A commitment to programs

Beyond books, the Chilmark library offers a plethora of programs and activities year-round. As an ongoing partnership, the library serves as the Chilmark school library, and Kristin Maloney, assistant director and youth services librarian, teaches four classes a day. Kindergarteners through fifth graders visit for book appreciation, author talks, storytelling, library use, and reference skills. Afterschool and summer reading programs are also offered to local children.

During the summer months, the library hosts a successful lecture series. “We’re fortunate we have academic summer residents and library supporters. There’s a brain trust that we have of cutting-edge people in their field,” said Ms. Hierta in an interview with The Times about the inspiration for the lecture series, which has featured local authors Tom Dresser, John Hough, Kevin Parham, Chris Fischer, and many more.

Talks are always happening. Art historian Annie Cohen-Solal read from her new book “Mark Rothko: Toward the Light in the Chapel” in September. Last week archaeologist and Native American historian Jim Bradley hosted a talk on wampum, and this Saturday, Nov. 14, up-Island wampum bead makers will host a show and sale of their treasured items.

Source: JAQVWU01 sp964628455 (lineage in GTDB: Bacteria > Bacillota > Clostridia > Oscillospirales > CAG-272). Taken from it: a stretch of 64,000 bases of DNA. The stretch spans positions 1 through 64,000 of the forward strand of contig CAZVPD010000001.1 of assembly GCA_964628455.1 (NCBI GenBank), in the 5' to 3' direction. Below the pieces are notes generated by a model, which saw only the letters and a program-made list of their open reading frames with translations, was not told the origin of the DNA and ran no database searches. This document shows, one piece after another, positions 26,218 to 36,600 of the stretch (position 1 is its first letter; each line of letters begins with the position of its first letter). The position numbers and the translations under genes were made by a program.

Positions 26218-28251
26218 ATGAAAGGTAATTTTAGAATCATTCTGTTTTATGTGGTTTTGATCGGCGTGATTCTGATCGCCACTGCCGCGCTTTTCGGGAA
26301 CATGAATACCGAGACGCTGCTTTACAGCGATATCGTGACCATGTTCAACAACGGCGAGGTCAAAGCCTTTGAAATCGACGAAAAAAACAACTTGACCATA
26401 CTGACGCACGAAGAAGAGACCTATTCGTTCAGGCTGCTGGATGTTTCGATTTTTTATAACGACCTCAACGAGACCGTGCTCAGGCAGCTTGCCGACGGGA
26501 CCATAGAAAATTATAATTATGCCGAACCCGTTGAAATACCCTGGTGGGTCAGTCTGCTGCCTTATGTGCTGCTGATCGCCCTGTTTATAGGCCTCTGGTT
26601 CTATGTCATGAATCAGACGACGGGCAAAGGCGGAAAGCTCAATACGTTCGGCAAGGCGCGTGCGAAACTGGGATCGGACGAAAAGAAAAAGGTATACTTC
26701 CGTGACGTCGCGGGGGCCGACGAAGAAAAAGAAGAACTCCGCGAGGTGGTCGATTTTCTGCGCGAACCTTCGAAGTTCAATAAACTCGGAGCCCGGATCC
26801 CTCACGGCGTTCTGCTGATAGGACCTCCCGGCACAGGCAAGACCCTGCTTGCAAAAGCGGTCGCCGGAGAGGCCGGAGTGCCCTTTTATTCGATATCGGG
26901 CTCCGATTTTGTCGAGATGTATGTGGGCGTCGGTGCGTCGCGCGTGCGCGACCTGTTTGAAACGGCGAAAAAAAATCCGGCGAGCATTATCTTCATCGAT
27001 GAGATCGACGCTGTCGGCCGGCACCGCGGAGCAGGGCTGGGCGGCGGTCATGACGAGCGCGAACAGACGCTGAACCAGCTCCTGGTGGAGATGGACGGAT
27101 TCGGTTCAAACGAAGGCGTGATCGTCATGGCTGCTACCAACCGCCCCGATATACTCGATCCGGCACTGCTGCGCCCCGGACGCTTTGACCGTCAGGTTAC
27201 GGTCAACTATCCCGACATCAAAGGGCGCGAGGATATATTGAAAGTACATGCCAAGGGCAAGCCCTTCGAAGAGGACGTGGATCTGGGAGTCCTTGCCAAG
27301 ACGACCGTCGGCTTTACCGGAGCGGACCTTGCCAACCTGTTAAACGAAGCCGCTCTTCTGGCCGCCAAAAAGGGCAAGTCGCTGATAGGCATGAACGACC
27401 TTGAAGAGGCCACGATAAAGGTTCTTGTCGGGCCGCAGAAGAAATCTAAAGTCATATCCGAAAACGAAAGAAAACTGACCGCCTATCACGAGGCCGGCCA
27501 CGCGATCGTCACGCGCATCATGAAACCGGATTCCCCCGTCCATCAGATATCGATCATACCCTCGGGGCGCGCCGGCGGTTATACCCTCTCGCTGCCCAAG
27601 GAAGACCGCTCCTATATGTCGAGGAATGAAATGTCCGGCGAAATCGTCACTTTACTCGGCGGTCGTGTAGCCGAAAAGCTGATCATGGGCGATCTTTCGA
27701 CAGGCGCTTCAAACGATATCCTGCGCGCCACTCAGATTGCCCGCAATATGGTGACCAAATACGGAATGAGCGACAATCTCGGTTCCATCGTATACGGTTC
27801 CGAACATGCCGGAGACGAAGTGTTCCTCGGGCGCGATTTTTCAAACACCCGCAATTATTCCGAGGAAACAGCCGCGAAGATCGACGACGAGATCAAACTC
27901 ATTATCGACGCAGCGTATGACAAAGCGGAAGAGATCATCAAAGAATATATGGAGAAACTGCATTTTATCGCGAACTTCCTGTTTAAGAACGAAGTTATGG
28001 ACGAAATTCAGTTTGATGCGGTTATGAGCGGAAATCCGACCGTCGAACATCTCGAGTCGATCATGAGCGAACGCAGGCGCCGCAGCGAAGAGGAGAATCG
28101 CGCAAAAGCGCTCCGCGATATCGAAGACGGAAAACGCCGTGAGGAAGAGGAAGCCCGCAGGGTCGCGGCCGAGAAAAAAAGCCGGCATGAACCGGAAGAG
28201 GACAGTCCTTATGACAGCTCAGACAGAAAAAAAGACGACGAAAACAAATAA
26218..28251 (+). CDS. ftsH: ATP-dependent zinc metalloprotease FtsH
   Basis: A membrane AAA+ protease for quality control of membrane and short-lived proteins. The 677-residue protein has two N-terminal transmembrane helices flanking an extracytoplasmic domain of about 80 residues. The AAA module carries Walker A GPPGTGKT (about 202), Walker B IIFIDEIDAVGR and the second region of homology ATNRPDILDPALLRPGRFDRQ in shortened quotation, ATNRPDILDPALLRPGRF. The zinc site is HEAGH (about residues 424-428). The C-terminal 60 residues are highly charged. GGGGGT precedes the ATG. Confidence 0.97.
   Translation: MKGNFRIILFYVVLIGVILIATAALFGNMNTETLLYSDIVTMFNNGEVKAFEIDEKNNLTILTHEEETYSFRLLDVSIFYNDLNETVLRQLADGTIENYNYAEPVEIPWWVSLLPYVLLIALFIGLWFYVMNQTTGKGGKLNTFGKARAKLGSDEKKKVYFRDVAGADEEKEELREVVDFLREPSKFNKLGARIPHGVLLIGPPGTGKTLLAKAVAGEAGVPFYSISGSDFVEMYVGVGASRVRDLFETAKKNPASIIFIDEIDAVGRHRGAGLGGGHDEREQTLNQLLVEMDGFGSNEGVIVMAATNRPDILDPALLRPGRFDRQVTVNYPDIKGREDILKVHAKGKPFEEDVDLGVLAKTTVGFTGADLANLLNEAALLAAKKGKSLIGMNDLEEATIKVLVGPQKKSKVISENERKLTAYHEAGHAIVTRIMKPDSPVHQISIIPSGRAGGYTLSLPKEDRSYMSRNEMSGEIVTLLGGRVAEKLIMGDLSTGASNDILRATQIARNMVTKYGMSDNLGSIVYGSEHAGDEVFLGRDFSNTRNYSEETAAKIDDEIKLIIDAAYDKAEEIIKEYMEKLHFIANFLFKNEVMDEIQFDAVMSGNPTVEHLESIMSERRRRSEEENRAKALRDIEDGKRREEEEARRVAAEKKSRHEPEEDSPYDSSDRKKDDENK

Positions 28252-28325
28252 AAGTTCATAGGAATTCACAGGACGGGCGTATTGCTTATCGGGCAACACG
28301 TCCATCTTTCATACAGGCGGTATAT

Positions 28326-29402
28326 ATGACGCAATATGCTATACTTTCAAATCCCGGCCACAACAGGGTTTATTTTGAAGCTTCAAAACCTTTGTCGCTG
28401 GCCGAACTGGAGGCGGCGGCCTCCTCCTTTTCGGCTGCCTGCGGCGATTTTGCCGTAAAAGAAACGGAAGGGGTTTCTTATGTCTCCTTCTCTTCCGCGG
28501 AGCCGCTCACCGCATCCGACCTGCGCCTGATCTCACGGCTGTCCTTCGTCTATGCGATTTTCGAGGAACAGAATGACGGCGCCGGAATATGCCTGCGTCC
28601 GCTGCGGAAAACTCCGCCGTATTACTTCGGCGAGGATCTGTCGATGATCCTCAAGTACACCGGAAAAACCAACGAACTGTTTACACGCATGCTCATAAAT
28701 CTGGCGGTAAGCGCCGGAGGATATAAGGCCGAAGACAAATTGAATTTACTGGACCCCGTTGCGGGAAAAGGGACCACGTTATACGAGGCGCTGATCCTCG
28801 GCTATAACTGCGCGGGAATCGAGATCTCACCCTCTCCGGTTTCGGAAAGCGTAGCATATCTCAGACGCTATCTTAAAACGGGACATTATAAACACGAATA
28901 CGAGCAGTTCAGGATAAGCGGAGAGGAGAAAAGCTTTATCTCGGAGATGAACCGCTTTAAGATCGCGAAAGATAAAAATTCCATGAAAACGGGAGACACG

The group’s work has been on display in the meeting space of the library since October. Another sector of the Island community that benefits from the library is the artists, who are able to hang their work and host receptions there. “Hanging space in the summer is booked up several years in advance,” according to Ms. Hierta.

Last winter, to keep up-Islanders busy during the slower months, the library conducted a series of health-oriented lectures on meditation, blood pressure control, and technology education and social media. They also organize a Chowder and a Movie series every Friday to provide entertainment. “We’re always looking for ways to give people a reason to get out of the house, and hook up with neighbors,” said Ms. Hierta. The library cafe features Keurig coffee and pastries for a suggested donation, and often free chowder. Once the Chilmark Store closes for the season, the library becomes a destination for the locals to get their caffeine fix. According to Ms. Hierta, the town of Chilmark has twice the national average of people over 60, so there’s a good sector of the town’s population available during the day who can take advantage of the library’s resources.